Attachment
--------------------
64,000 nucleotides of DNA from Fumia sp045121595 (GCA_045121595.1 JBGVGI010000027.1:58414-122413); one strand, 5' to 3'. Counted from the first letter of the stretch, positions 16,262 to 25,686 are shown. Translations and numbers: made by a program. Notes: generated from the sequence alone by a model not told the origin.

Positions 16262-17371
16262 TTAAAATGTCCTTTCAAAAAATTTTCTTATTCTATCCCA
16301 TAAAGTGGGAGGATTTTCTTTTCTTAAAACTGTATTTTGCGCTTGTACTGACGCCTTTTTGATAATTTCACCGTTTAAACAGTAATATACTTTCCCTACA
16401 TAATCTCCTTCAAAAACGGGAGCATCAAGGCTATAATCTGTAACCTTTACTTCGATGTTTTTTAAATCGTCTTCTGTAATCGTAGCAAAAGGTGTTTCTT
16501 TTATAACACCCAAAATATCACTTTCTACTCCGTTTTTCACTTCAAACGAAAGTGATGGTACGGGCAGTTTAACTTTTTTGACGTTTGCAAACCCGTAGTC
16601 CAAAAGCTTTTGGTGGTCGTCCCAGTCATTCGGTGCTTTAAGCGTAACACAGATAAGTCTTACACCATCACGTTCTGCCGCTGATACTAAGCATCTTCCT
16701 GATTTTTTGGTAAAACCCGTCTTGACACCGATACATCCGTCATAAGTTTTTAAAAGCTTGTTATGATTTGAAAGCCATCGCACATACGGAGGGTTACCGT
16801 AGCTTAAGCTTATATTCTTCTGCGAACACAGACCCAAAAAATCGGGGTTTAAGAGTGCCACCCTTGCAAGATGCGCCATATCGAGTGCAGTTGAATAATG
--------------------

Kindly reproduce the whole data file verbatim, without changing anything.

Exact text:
64,000 nucleotides of DNA from Fumia sp045121595 (GCA_045121595.1 JBGVGI010000027.1:58414-122413); one strand, 5' to 3'. Counted from the first letter of the stretch, positions 16,262 to 25,686 are shown. Translations and numbers: made by a program. Notes: generated from the sequence alone by a model not told the origin.

Positions 16262-17371
16262 TTAAAATGTCCTTTCAAAAAATTTTCTTATTCTATCCCA
16301 TAAAGTGGGAGGATTTTCTTTTCTTAAAACTGTATTTTGCGCTTGTACTGACGCCTTTTTGATAATTTCACCGTTTAAACAGTAATATACTTTCCCTACA
16401 TAATCTCCTTCAAAAACGGGAGCATCAAGGCTATAATCTGTAACCTTTACTTCGATGTTTTTTAAATCGTCTTCTGTAATCGTAGCAAAAGGTGTTTCTT
16501 TTATAACACCCAAAATATCACTTTCTACTCCGTTTTTCACTTCAAACGAAAGTGATGGTACGGGCAGTTTAACTTTTTTGACGTTTGCAAACCCGTAGTC
16601 CAAAAGCTTTTGGTGGTCGTCCCAGTCATTCGGTGCTTTAAGCGTAACACAGATAAGTCTTACACCATCACGTTCTGCCGCTGATACTAAGCATCTTCCT
16701 GATTTTTTGGTAAAACCCGTCTTGACACCGATACATCCGTCATAAGTTTTTAAAAGCTTGTTATGATTTGAAAGCCATCGCACATACGGAGGGTTACCGT
16801 AGCTTAAGCTTATATTCTTCTGCGAACACAGACCCAAAAAATCGGGGTTTAAGAGTGCCACCCTTGCAAGATGCGCCATATCGAGTGCAGTTGAATAATG